Friday, March 11, 2005

Is that boy touched or something?

Mark Grimsley has been pumping out a string of George Custer related posts over the past couple of days. I am not, frankly, a fan of Lieutenant Colonel Custer. He's one of history's big winkies, in my carefully formulated and academically rigorous view.

The reason I mention this is that it all brought to mind a favourite passage of mine from John Keegan. I am not, as several people on my course would be able to tell you, an uncritical admirer of Keegan (setting aside The Face of Battle). However, this passage from his not-very-well-known-curate's-egg Warpaths sparked my enthusiasm the first time I read it and I have found myself coming back to it a number of times:

George Custer was not a nice man. Brave certainly, bold, dashing, quick in decision, physically attractive, both to men and women, sexually alluring, all that; but nice, no. Niceness is not, of course, a prerequisite quality in a successful soldier. Grant, greatest of American generals, was not nice. The 1st Duke of Wellington, epitome of the English gentleman, was not nice. Washington, mastermind of revolutionary victory, was not nice. Sherman, hatchet man of the Civil War and Custer's commander on the plans, was not nice. There was about all those four, however, a redeeming moral quality that makes their lack of niceness beside the point. Wellington fought Napoleon with the relentlessness he did because he thought the Emperor of the French a political charlatan. Washington and Grant fought for the United States because they believed in the principles on which the republic was founded. Sherman fought in order to bring to an end a form of political intercourse, war between the states, for which he had come to feel distaste. For all four, war was no more than a means serving a higher object. The object engaged their moral sense, the means aroused in them an ultimate repugnance.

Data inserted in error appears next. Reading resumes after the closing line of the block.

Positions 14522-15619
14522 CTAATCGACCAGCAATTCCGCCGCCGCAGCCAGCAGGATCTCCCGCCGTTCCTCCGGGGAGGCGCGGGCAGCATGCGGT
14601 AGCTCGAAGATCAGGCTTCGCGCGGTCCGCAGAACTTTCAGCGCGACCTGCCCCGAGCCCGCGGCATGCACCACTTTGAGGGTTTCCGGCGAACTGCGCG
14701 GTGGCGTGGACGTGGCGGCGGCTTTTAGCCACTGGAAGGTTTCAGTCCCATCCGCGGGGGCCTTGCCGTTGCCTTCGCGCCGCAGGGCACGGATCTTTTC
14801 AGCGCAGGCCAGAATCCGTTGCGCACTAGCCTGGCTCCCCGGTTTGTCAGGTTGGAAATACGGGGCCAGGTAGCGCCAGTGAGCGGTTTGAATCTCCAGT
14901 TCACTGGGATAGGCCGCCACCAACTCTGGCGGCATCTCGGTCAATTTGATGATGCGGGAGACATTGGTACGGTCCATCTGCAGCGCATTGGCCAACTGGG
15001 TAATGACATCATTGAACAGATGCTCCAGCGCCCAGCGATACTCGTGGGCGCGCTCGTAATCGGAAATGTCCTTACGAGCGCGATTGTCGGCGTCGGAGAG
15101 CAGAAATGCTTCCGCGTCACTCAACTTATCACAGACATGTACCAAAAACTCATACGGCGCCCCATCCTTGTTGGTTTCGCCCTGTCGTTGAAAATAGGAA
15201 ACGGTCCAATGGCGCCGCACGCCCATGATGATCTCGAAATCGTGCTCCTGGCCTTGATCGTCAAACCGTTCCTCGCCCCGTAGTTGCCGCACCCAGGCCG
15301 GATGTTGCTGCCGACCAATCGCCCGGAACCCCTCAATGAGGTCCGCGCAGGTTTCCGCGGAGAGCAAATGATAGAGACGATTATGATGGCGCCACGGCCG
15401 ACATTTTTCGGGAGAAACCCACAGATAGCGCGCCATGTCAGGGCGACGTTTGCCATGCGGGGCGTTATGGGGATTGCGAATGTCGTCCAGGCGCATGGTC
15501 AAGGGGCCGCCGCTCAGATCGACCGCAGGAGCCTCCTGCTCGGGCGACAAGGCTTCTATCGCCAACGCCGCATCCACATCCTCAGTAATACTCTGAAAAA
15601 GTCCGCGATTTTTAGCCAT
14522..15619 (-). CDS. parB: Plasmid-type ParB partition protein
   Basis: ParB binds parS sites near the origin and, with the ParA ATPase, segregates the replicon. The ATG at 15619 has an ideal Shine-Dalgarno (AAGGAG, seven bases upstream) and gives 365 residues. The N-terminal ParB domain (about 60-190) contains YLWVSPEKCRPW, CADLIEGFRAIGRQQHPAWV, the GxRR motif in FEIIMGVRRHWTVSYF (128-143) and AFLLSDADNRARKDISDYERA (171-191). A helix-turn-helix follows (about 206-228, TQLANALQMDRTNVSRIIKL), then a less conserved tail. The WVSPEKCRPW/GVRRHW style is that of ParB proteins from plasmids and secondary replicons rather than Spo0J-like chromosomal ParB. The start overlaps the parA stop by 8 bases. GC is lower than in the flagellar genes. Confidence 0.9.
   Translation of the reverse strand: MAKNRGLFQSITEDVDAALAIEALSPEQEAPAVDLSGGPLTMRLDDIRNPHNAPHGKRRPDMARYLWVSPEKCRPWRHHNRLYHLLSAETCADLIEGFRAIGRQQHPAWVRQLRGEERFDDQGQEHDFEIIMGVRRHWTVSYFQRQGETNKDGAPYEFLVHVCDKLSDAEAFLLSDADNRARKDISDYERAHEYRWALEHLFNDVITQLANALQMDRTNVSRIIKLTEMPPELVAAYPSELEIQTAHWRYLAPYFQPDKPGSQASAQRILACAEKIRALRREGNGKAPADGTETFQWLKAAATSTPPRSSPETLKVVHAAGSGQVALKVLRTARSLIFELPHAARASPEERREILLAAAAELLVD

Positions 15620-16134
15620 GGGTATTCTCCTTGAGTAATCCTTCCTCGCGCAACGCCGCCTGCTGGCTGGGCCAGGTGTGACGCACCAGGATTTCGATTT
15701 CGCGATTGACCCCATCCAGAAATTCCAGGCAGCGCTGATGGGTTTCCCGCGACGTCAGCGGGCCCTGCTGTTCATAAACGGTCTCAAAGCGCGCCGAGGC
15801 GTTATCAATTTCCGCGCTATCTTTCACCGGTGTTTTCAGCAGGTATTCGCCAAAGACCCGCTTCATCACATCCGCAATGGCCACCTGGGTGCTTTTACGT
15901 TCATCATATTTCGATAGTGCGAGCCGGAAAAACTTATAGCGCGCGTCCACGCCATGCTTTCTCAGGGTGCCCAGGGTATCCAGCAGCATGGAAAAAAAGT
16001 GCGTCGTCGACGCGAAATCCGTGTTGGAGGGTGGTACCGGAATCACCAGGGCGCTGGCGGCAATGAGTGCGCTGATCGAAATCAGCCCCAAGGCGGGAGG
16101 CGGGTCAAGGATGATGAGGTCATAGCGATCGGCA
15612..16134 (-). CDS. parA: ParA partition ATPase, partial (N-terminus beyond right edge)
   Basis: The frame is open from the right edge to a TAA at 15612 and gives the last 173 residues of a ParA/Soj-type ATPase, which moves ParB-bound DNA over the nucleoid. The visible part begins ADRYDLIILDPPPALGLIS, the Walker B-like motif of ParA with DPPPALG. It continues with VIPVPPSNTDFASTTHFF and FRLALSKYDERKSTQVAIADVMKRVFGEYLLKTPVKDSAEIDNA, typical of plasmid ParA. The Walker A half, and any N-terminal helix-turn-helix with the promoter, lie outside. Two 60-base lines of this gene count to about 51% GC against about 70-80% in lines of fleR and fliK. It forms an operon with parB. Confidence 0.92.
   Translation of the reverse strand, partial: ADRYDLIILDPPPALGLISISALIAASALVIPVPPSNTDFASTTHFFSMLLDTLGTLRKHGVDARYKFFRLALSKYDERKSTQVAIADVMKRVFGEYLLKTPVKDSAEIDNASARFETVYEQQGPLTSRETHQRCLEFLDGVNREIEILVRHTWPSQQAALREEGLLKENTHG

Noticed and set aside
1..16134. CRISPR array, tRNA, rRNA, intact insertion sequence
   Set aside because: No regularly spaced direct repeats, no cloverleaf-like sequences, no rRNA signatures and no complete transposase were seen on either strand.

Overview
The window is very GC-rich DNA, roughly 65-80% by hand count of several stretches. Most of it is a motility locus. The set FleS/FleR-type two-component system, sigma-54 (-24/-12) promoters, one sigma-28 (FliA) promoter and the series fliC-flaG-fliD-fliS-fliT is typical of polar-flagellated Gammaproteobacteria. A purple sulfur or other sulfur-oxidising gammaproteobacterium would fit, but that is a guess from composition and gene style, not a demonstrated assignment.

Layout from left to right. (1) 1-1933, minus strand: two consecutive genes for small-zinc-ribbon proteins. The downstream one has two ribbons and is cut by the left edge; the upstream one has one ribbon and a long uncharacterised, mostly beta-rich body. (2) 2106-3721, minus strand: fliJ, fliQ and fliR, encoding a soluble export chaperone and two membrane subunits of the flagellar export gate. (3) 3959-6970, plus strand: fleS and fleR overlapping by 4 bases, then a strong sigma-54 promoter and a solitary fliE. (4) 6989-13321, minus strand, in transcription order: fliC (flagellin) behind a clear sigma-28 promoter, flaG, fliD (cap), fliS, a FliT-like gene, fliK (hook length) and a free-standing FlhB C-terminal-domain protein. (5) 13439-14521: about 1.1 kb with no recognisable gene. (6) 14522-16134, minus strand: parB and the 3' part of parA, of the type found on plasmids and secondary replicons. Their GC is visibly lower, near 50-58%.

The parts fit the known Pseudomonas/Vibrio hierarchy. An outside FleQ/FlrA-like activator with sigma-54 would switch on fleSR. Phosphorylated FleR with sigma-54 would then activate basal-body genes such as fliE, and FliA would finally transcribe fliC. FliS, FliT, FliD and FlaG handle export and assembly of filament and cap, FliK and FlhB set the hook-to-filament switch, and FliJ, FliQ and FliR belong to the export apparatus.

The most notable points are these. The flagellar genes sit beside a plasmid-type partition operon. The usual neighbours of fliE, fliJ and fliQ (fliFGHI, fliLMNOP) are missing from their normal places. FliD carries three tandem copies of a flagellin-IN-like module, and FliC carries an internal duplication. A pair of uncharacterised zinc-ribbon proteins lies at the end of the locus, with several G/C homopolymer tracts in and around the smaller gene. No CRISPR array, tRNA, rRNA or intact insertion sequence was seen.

Custer, by every account, enjoyed war for its own sake. "Oh, could you have but seen some of the charges that were made," he exclaimed to a friend, recalling his experiences in the Civil War. "While thinking of them I cannot but exclaim, 'Glorious War.'" Young, headstrong, successful and unwounded soldiers have often felt the glory of war. It is the emotion that runs through the Iliad; but Homer's heroes, like Alexander's Companions and Bohemund's Crusaders, were the offsprinf of warrior societies, in which skill at arms rode roughshod over higher values. Warriordom survives into our own times: the Gulf War would not have been won did West Point and Quantico and Sandhurst and St.-Cyr not continue to turn out young leaders who snort like warhorses at the scent of blood. There ought to be, however, a difference between the emotions of the young warrior and th old in civilised societies. A young warrior enlists to fight. His senior serves to tame theimpetuousness of gallants and braves - the Sioux thought as much - to more sober purposes. Indeed, the role even of the young officer is as much to restrain as to lead; without his exertion of a measure of control over the actions of his followers, combatdescends rapidly into mayhem on the one hand and disaster on the other. In that context, the failure of an officer to grow up is calamitous. Custer, the "Boy General," appears never to have grown up.



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